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June 23rd, 2010 BRETT CAMPBELL | Performance
 

Chamber Music Northwest’s Protégé Project

The 40-year-old festival gets loose.

     
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ESPIRO WINDS
IMAGE: Peter Wang

Only in the musty museum world of classical music would white dinner jackets and ties qualify as “informal.” But that’s standard attire for the male musicians at summer festivals, including Portland’s otherwise relatively relaxed Chamber Music Northwest. Now, after decades of denial, administrators around the country are finally waking up to the need to reach new and younger audiences before much of the old one expires. Many of these attempts amount to little more than short-term marketing gimmicks, but CMNW’s new Protégé Project, which opens this weekend, may be a happy exception.

The four-concert series brings accomplished groups (Sospiro Winds, Jasper Quartet and Atria Ensemble) of up-and-coming twentysomethings to venues more associated with ambitious pop music—Someday Lounge, Mississippi Studios, the Woods. The youngest, Portlander Becky Anderson, is studying at Philadelphia’s Curtis Institute of Music. Tickets will be affordable; you can eat and sip a brew and clap when you want; musicians will wear real-people clothes, talk to the audience and generally act like any other band rather than the haughty automatons outsiders sometimes mistakenly assume them to be. The series is lacking in contemporary and homegrown music, but many pieces do come from way back in the 20th century, and for classical music, that’s progress.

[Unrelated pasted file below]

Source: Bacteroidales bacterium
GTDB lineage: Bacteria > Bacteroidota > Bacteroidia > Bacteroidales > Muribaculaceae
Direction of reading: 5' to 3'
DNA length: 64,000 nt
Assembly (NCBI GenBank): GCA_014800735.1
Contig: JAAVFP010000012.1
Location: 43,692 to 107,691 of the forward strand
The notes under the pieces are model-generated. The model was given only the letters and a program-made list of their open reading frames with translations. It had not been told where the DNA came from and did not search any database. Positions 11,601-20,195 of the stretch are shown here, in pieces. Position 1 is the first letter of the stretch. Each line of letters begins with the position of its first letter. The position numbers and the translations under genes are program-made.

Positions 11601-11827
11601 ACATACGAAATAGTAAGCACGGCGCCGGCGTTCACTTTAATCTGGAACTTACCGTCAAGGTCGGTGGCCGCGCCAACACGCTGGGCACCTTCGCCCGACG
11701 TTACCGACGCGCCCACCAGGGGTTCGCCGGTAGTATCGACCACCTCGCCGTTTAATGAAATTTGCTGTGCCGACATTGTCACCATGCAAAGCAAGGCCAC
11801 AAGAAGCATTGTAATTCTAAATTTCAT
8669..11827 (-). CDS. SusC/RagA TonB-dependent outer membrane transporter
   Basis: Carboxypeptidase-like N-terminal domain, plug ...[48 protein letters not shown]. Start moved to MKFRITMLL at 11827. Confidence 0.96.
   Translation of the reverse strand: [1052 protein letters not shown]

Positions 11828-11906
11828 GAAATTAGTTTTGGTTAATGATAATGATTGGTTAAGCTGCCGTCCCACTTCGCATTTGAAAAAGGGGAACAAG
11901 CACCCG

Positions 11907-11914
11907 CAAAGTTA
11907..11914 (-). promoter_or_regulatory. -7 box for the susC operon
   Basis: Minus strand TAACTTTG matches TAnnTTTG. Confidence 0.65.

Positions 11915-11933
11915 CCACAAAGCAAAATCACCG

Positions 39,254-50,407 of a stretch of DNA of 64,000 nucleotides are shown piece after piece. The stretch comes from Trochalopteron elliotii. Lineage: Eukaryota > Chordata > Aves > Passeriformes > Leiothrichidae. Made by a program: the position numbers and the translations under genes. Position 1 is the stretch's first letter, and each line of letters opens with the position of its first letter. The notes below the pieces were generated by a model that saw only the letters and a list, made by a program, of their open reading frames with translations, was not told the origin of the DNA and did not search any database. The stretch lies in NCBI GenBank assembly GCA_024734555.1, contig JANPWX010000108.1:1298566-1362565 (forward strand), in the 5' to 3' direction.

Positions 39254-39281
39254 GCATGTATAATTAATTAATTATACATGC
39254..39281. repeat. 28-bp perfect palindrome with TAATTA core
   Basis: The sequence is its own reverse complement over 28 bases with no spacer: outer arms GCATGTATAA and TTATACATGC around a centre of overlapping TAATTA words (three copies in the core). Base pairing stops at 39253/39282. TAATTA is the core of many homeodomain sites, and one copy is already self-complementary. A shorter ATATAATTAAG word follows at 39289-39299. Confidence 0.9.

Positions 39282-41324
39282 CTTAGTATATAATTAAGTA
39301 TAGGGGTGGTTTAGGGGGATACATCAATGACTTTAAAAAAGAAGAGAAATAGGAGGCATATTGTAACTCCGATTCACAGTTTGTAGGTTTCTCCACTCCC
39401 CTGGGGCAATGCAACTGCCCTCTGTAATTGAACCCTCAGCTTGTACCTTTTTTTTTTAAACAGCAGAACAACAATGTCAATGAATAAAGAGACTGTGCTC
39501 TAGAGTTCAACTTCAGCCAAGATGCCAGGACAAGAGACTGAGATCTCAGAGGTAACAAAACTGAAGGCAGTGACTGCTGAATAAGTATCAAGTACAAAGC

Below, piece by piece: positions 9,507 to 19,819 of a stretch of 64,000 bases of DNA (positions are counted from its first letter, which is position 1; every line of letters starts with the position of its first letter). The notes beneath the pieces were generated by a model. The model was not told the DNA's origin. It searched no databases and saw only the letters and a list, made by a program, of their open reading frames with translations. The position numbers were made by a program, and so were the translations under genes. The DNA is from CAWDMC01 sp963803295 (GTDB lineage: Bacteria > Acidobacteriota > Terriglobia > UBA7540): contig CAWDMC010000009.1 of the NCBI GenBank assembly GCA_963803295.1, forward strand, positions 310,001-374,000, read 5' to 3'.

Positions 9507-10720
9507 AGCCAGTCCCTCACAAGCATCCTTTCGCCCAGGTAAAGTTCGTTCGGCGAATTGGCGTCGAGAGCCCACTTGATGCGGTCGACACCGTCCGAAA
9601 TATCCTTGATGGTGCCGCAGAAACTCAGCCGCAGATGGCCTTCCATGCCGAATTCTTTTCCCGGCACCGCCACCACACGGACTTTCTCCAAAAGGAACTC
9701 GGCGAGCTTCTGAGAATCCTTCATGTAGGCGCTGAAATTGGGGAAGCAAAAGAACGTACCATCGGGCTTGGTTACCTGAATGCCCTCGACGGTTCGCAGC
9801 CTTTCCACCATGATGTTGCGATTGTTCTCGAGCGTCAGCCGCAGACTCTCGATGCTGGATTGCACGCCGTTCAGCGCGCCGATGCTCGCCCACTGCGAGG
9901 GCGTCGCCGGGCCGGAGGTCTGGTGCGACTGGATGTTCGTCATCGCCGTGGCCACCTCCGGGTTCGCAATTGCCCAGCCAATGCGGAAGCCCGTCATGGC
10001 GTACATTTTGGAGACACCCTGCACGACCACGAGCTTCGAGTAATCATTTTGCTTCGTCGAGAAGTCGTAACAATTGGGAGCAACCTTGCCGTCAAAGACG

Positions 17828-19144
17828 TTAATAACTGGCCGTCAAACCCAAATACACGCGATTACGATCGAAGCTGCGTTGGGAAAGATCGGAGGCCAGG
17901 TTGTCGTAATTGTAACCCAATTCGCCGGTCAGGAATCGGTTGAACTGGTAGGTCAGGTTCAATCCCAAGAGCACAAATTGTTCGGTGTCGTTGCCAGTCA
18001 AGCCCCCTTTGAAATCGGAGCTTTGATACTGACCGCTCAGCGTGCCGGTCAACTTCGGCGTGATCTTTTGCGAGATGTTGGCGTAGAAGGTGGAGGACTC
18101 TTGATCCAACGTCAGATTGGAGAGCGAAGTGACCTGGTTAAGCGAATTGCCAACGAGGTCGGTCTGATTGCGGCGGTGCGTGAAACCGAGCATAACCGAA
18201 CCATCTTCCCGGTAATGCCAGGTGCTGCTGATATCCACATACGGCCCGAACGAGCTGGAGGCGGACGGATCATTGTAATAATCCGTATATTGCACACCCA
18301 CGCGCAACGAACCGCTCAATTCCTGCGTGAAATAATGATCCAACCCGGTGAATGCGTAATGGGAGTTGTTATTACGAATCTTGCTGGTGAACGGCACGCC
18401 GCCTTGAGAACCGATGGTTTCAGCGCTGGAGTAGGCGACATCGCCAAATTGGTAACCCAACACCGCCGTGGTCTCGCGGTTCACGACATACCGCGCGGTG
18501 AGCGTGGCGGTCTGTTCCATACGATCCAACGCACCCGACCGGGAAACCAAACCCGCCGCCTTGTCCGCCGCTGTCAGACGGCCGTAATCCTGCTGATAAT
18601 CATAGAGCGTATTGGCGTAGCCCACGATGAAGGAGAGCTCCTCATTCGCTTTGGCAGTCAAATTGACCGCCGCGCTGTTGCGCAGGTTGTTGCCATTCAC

Longtime CMNW artistic director David Shifrin conceived the project as a way to provide promising young musicians the opportunity for intensive coaching (at area youth workshops), mentoring, onstage experience and even devising their own programs. Staff suggested the alt-venue component, and executive director Linda Magee acknowledges that it’s an experiment. “We hope putting younger performers in these non-traditional venues and shaking up the traditional performance practices may draw a different kind of audience,” she says. “We want to serve the art form and also break some misconceptions and excite people who otherwise wouldn’t come.”


SEE IT: CMNW’s Protégé Project visits various locations June 27-July 18. See cmnw.org for details.
 
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